March 4 – 9 , 2018, Dagstuhl Seminar 18102

Dynamic Traffic Models in Transportation Science


Roberto Cominetti (Adolfo Ibáñez University, CL)
Tobias Harks (Universität Augsburg, DE)
Carolina Osorio (MIT – Cambridge, US)
Britta Peis (RWTH Aachen, DE)

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Dagstuhl Report, Volume 8, Issue 3 Dagstuhl Report
Aims & Scope
List of Participants
Dagstuhl Seminar Schedule [pdf]


Traffic assignment models play an important role for traffic planners to predict traffic distributions, especially, in light of possible changes of the infrastructure, e.g., road constructions, traffic light controls, speed limits, tolls, etc. The prevailing mathematical approaches used in the transportation science literature to predict such distributions can be roughly classified into static traffic assignment models based on aggregated static multi-commodity flow formulations and dynamic traffic assignment (DTA) models based on the methodology of flows over time. While static models have seen several decades of development and practical use, they abstract away too many important details and, thus, become less attractive. On the other hand, dynamic models are known to be notoriously hard to analyze in terms of existence, uniqueness and computability of dynamic equilibria.

In light of the prevailing computational difficulties for realistic-sized networks, the systematic optimization of such networks (e.g., by designing the network infrastructure, link tolls, or traffic light controls) becomes even more challenging as the resulting mathematical programs with equilibrium constraints contain already in the lower level presumably "hard" optimization-, complementarity- or variational inequality problems; not to speak of the resulting optimization problem for the first level.

On the other hand, there is a trend in the transportation science community to use large-scale computer-based microsimulations for predicting traffic distributions. The striking advantage of microscopic simulations over DTA models is that the latter usually ignores the feedback of changing network conditions on user behavior dimensions such as flexible departure time choice, mode choice, activity schedule choice, and such. Current simulation tools integrate all these dimensions and many more. The increasing model complexity, however, is by far not matched by the existing theory of dynamic traffic assignments.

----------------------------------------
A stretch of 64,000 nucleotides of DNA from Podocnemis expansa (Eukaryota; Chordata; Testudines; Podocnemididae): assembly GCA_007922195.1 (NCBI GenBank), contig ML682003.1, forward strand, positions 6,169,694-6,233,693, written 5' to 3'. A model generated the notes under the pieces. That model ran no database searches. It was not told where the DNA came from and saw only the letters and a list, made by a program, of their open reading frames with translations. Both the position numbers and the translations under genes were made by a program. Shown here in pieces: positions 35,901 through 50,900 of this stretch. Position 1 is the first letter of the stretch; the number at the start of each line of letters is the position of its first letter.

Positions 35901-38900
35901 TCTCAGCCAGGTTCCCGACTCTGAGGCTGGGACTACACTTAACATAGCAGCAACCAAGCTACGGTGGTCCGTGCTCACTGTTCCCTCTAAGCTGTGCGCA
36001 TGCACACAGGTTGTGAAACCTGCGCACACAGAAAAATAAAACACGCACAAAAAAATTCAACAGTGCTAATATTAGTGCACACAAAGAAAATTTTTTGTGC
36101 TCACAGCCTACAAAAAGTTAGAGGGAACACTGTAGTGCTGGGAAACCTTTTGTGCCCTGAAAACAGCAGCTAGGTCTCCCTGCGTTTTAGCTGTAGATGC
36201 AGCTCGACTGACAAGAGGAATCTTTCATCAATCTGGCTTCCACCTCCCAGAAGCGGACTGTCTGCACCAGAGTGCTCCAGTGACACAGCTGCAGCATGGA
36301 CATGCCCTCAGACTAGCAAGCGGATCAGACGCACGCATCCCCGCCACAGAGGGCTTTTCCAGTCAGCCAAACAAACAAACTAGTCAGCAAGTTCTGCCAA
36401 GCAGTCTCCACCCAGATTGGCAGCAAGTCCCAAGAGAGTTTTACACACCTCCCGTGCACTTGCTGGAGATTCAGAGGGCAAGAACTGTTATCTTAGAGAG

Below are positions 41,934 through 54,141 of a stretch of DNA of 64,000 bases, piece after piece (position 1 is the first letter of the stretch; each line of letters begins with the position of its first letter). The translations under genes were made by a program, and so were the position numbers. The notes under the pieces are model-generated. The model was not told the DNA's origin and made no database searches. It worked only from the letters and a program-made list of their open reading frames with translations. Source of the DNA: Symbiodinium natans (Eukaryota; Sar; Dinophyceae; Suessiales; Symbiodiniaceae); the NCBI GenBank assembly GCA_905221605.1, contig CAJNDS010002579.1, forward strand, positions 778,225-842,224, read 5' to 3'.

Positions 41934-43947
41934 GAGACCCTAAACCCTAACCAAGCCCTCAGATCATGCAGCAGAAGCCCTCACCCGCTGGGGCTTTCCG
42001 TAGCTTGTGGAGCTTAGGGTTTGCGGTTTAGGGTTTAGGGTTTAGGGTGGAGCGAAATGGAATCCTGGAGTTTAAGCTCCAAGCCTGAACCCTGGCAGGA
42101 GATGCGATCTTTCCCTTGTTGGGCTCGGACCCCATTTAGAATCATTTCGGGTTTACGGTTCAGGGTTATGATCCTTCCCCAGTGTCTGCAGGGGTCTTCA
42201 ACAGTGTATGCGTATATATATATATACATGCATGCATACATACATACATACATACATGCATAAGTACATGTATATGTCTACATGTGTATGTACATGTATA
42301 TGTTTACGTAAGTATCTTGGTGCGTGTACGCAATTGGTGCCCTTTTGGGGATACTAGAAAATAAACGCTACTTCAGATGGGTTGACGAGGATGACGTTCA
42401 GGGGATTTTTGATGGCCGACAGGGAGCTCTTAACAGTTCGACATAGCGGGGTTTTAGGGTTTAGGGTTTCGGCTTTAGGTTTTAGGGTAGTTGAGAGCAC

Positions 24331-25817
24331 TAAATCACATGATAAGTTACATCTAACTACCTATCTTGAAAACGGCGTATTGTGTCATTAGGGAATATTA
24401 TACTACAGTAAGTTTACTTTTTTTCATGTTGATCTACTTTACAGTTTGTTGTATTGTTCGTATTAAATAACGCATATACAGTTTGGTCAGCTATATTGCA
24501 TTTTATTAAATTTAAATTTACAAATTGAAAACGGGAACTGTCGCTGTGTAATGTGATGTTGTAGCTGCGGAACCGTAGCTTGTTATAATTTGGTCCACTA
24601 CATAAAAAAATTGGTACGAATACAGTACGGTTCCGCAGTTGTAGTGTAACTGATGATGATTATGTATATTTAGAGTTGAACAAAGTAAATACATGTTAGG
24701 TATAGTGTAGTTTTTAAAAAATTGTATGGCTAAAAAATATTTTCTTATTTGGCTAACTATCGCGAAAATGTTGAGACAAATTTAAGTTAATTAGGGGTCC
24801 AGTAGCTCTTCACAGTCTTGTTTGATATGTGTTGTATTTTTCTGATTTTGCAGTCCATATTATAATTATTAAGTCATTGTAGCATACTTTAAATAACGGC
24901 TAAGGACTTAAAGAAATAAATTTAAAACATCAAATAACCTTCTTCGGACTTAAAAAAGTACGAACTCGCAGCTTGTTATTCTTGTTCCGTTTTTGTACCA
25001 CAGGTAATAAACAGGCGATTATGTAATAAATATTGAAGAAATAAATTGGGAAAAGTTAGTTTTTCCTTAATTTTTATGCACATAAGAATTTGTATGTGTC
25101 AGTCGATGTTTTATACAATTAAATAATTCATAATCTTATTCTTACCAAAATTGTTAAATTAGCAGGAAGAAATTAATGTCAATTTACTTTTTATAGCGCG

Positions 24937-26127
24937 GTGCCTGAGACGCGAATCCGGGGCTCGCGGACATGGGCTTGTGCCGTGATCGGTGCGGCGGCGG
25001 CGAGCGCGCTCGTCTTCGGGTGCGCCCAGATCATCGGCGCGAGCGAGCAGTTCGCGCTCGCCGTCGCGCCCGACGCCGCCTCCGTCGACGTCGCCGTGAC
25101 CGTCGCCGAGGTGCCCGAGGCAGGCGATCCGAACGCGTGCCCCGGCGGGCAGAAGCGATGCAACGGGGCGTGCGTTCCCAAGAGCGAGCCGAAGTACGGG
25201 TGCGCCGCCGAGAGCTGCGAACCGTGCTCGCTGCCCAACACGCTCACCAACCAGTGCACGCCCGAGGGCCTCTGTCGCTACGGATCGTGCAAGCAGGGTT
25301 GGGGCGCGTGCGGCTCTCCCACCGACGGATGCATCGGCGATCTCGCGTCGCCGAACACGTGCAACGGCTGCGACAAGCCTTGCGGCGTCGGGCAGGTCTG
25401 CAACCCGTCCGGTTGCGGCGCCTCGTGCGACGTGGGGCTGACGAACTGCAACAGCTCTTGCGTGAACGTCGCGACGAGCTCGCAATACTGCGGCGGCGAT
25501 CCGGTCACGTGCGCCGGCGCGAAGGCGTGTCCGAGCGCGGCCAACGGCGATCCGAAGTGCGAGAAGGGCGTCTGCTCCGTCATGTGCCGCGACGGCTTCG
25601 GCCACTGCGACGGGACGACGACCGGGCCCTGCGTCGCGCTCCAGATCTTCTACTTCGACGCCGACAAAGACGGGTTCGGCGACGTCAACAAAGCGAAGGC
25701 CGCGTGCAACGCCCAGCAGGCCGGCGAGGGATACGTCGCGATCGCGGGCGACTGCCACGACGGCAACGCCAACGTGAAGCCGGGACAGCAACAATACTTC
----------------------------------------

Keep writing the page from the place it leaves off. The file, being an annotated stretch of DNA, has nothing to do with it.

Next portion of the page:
The seminar brought together leading researchers from three different communities - Simulations (SIM), Dynamic Traffic Assignment (DTA) and Algorithmic Game Theory (AGT). This years seminar was centered around three topics:

  • Horizontal queueing models. Most of the static traffic assignment models assume that queues can occur, but do not take up any physical space. In order to make the current models more realistic one should assume that queues might effect traffic on other nearby road segments, thus, include possible spill-back effects.
  • Oligopolistic competition. With the rise of autonomous vehicles new routing decisions need to be made. As a novel aspect, individual vehicles might to be interested in selfishly optimizing their routes, but cooperate with other vehicles using the same software in order to decrease the average journey time.
  • Risk-averse travelers. Current static traffic models often assume that each player is rational, and has the sole purpose of minimizing travel time or distance. However, the exact travel time of many routes might be uncertain at the moment of departure. Hence, travelers might stick to a more predictable route and might be unwilling to explore possibly better alternatives.

Again, the seminar was a big success both in terms of stimulating new and very fruitful collaborations. We got enthusiastic feedback from many participants which is also reflected in the survey conducted by Dagstuhl.

Summary text license
  Creative Commons BY 3.0 Unported license
  Roberto Cominetti, Tobias Harks, Carolina Osorio, and Britta Peis

Related Dagstuhl Seminar


  • Data Structures / Algorithms / Complexity
  • Modelling / Simulation
  • Networks


  • Dynamic traffic assignment models
  • Algorithms & complexity of traffic equilibrium computation
  • Simulation & network optimization


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